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Edgard Allen Poe is much more than a scary storyteller as “Red-Eye to Havre de Grace,” performed by groups Lucidity Suitcase Intercontinental and Wilhelm Bros. & Co., shows. The play chronicles the last days of Poe’s life, specifically focusing on his journey to New York in pursuit of remarriage, tonight and tomorrow at the Hopkins Center.
Like many Dartmouth students, Nicolle Allen ’16 came to the College with a major already in mind. Despite her interest in English and biology, she realized this was not the path for her after beginning a work-study in the College’s costume shop for the theater department. Backstage, Allen helped actors make their speedy changes.
The Hopkins Center jumps right into a packed spring term featuring lively performances by prominent visiting artists, thought-provoking film specials and innovative student works.
South African singer-songwriter Jesse Clegg will be opening for The Johnny Clegg Band at the Lebanon Opera House tonight. Clegg, who just released his third studio album, is a platinum-selling success in South Africa and his performance will be part of his North American tour.
In a few weeks, Modest Mouse’s debut album “This is a Long Drive for Someone With Nothing to Think About” (1996), will celebrate its 20th anniversary. The record is overshadowed by its follow ups, “The Lonesome Crowded West” (1997), which Pitchfork dedicated an entire documentary to, and their major label debut “The Moon & Antarctica” (2000). Those two albums are titans to be sure, but they unfortunately obscure the shine of “This is a Long Drive,” an album that is a classic in its own right.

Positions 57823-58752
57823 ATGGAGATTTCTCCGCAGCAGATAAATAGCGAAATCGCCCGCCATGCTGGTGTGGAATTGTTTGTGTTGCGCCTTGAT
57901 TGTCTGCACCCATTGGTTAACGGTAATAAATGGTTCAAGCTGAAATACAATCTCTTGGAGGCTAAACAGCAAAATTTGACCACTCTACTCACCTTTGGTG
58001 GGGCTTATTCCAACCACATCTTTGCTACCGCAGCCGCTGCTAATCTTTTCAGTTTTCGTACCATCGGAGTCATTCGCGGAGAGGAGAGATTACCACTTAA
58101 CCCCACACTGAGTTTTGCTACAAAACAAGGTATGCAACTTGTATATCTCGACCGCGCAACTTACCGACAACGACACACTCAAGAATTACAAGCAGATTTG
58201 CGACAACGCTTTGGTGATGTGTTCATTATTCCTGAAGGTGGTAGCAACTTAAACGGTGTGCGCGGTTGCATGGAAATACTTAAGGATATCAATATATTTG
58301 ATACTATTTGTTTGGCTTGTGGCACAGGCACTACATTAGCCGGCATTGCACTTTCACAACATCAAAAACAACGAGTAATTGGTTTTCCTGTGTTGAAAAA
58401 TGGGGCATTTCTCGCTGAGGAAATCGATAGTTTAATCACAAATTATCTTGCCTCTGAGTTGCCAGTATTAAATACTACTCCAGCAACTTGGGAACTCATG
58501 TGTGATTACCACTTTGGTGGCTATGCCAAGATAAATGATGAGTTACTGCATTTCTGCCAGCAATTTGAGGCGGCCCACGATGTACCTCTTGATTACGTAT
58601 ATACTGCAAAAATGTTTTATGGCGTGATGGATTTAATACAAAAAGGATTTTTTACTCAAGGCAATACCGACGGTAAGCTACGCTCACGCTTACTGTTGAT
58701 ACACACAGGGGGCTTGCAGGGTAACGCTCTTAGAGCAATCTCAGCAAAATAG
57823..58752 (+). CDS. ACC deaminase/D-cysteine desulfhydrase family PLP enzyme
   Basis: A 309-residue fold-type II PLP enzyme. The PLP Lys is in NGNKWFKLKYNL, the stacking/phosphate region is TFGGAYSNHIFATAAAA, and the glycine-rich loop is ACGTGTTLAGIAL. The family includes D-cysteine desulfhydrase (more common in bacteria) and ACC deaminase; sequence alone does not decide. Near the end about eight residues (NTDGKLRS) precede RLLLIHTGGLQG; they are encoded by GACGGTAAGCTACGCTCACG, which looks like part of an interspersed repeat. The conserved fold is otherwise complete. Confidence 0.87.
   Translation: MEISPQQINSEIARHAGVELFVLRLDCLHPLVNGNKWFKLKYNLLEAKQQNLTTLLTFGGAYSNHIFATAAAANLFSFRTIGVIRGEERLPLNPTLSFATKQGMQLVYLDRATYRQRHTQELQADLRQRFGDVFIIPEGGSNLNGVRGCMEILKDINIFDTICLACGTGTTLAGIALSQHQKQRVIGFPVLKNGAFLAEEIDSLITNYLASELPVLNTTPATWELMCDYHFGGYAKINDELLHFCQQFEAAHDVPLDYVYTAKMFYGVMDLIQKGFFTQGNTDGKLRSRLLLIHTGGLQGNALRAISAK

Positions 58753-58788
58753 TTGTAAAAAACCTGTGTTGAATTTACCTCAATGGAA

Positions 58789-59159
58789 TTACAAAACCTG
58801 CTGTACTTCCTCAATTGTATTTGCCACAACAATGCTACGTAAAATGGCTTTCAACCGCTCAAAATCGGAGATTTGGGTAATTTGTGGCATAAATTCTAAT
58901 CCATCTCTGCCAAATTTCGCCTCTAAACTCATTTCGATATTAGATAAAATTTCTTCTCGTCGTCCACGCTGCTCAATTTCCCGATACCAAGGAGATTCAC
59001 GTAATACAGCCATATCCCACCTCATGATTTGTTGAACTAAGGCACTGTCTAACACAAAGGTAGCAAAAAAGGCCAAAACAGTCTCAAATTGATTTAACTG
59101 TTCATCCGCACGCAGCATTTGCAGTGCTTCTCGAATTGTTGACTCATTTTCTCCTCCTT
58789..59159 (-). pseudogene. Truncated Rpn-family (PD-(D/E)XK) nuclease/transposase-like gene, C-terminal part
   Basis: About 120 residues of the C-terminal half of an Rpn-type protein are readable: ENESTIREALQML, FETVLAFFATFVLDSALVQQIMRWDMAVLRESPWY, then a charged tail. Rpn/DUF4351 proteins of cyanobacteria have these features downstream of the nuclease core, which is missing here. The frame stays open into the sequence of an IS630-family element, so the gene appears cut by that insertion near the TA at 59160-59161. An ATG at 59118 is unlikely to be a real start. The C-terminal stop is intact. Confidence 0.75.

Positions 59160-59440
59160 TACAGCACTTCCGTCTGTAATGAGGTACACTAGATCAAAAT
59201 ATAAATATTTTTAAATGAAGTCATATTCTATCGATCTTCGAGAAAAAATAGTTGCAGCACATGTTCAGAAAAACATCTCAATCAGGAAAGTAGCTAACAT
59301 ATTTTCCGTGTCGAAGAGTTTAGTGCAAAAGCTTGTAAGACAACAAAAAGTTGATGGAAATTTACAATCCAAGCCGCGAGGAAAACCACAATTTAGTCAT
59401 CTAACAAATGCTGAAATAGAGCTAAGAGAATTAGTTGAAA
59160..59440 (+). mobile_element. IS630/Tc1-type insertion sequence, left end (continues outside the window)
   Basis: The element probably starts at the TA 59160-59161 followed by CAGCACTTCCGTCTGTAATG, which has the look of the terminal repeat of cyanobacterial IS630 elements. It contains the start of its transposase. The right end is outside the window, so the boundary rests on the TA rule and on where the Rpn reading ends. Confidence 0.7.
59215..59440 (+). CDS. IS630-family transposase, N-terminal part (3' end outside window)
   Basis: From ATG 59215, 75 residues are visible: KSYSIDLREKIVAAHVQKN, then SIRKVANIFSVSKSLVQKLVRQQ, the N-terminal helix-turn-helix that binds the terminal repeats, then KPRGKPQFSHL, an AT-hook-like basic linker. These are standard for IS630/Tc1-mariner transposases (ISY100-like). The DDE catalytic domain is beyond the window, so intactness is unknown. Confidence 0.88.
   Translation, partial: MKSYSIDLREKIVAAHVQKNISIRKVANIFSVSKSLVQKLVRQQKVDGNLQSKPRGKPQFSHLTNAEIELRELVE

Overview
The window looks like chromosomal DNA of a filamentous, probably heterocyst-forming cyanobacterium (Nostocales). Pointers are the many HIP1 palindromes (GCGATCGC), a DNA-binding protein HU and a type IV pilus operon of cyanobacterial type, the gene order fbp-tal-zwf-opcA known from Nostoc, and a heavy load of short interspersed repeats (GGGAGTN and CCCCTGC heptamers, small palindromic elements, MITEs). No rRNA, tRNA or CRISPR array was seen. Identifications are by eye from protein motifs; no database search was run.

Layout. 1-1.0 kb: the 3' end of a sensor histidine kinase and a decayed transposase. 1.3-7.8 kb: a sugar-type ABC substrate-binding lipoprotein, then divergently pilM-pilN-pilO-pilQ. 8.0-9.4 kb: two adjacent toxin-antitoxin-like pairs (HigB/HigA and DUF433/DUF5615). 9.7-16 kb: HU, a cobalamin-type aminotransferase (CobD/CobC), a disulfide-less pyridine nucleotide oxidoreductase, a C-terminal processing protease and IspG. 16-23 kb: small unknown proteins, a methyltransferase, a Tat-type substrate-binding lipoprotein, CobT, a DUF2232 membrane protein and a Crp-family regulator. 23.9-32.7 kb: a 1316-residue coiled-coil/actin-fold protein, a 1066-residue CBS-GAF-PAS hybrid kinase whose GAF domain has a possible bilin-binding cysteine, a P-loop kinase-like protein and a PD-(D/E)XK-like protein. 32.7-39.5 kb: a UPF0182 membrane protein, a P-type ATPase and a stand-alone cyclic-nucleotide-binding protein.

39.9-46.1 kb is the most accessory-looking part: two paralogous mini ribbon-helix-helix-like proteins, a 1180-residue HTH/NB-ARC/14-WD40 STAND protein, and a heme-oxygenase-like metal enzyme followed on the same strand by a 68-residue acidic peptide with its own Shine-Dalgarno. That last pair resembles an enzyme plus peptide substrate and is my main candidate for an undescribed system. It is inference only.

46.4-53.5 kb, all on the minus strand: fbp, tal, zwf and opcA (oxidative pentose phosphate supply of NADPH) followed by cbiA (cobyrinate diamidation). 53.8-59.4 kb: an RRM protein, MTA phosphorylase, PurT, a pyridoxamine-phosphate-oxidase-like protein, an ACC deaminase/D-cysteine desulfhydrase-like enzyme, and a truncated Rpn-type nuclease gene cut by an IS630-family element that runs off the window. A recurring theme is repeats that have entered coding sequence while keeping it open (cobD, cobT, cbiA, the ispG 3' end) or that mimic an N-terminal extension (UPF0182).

Beyond her turn as the beloved Professor McGonagall in the Harry Potter series or Violet Crawley on “Downton Abbey,” Dame Maggie Smith may be unknown to most American audiences. A giant of the British stage and screen, Smith has received two Oscars (“The Prime of Miss Jean Brodie” (1969) and “California Suite” (1978)), two Emmys for “Downton Abbey” and a Tony for “Lettice and Lovage” (1990). But this great Dame, finding a second wind in her not so twilight years, trades her Downton pomp and circumstance for the grime and acerbity of Miss Shepherd, the lady in the van.
“Name one genius that ain’t crazy,” Kanye West raps on “Feedback,” the fifth track of his recent album “The Life of Pablo.” “I’ve been out of my mind a long time.”
A senior with a double major in engineering and studio art, F. Hambelton “Ham” Sonnenfeld ’16 has always enjoyed creating projects.
Grace Carney '17 won the first place prize at Dartmouth Idol last Friday, which includes $500 and the opportunity to record a two-song demo. The second place prize of $250 was awarded to Nikhil Arora '16.
Drew Zwetchkenbaum ’16 and Daniel Shanker ’16 reprised their musical “Legally Drew: The Drewsical,” written as freshman, in three performances this past weekend in Silsby 028.
Walking into the Hop Garage on Sunday afternoon, one would see a simple set-up of chairs arranged to promote an intimate viewing of a Dartmouth Dance Ensemble performance. The ensemble presented a preview of three works-in-progress that will be showcased during the spring term.